Discovery of ruins of Munich synagogue destroyed by Hitler

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Discovery of ruins of Munich synagogue destroyed by Hitler

Construction workers have discovered building stones from the city's main synagogue, demolished 85 years ago on the orders of the Nazis

Pic: Jewish Museum, Munich
Pic: Jewish Museum, Munich

Rubble from a German synagogue destroyed by Hitler in June 1938 has been discovered.

Construction workers found remains of Munich’s main synagogue during the renovation of a weir on the Isar river, uncovering columns and a stone tablet showing some of the Ten Commandments.

Hitler ordered the destruction of Munich’s main synagogue in 1938. Pic credit: Alamy.

The Nazi dictator ordered the building’s destruction in 1938, claiming it was an ‘eyesore’. The event was a prelude to Kristallnacht five months later, when Jewish buildings and businesses were destroyed in a violent pogrom.

Pic: Jewish Museum, Munich

The rubble from the synagogue discovered in the water is thought to have been part of the 150 tonnes from various buildings demolished during the war used to reconstruct the Grosshesseloher Weir (river dam) in 1956.

Bernhard Purin, head of Munich’s Jewish museum said: “We never thought we would find anything from it.” Speaking to the BBC, Purin added: “Yesterday I saw [the remains] for the first time and it was one of the most moving moments in 30 years of working in Jewish museums, especially seeing the plaque of the Ten Commandments not seen since 1938.”

Charlotte Knobloch, the 90-year old president of the Jewish community in Munich who grew up alongside the original synagogue, told local newspaper Münchner Merkur that she is looking forward to the fragments “returning to the community and showing us a piece of our own history.”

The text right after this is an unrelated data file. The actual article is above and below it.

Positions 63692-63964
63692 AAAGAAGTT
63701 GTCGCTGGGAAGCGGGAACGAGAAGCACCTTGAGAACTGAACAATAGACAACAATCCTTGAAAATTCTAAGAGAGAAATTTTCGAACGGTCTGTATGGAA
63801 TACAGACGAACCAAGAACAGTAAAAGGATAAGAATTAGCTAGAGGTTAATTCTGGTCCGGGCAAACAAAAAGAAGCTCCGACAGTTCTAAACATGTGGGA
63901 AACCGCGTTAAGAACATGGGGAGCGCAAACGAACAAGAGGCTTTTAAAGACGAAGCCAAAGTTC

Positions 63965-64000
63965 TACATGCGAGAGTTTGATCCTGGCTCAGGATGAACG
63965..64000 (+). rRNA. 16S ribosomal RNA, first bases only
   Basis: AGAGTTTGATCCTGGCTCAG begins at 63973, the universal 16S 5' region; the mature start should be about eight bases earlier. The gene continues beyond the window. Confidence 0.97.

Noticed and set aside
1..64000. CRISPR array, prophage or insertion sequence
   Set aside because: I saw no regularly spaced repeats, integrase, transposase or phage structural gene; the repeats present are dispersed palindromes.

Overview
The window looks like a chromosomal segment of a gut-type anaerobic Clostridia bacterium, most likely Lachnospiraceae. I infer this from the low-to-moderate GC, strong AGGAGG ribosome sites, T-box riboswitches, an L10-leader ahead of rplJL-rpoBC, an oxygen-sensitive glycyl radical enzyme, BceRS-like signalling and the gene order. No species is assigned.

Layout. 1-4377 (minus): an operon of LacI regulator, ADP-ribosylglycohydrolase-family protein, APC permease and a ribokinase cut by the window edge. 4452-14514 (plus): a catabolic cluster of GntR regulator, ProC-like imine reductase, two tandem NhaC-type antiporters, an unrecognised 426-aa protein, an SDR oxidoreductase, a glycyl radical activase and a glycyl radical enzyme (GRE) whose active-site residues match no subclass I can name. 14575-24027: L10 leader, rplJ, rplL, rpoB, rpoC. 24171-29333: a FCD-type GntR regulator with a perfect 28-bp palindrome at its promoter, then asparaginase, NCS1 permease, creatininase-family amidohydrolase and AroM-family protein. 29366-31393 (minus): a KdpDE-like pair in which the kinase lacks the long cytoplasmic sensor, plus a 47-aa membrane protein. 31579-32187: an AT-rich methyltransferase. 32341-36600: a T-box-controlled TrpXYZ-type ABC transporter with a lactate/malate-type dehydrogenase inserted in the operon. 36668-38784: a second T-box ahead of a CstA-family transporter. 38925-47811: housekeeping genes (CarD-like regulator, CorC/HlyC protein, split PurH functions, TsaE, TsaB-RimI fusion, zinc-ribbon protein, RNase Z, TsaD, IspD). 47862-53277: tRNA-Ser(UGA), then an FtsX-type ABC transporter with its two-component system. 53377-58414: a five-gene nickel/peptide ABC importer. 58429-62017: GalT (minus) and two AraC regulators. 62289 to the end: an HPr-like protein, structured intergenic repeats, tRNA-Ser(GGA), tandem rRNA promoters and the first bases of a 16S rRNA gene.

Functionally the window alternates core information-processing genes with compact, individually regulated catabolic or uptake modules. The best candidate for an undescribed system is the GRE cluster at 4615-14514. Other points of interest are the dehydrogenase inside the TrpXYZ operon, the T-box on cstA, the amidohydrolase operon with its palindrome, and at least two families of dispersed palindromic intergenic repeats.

AJR (Association of Jewish Refugees) member Rolf Penzias (now 100 years old) was a Jewish child living in Munich at the time. He helped empty the synagogue before it was bulldozed.

As part of his testimony, captured as part of the archive AJR Refugee Voices, he said:

“The biggest synagogue in Munich was a beautiful building, right behind the places in Munich where all the government places were. Hitler said, ‘I want that down’.  I was in the Jewish vocational school then, being taught for emigrating. Hitler gave us time to go over the synagogue, take all the Sefer Torah & books out, take some of the beautiful things inside.  The synagogue was very beautiful, like those synagogues in Budapest & Berlin. In the Herzogstraße, where now there’s a plaque of remembrance.

“We dismantled as much as possible.  But it didn’t really matter, because later on it was just—but anyhow. June ’38, before Kristallnacht. They were going to take it away because Hitler didn’t like it.

“He even said—they said, ‘I don’t want that there. Take it away’. We took the Sefer Torah out & they stored them somewhere, I don’t know. They may have been destroyed, most likely, in the end.  But at that stage, we took them out.  They dismantled the synagogue, they didn’t burn it. They just put bulldozers in it & took it away. That was before Kristallnacht, they dismantled that synagogue, because Hitler wanted it as a parking place.”

To watch the full testimony of Rolf Penzias, click here.

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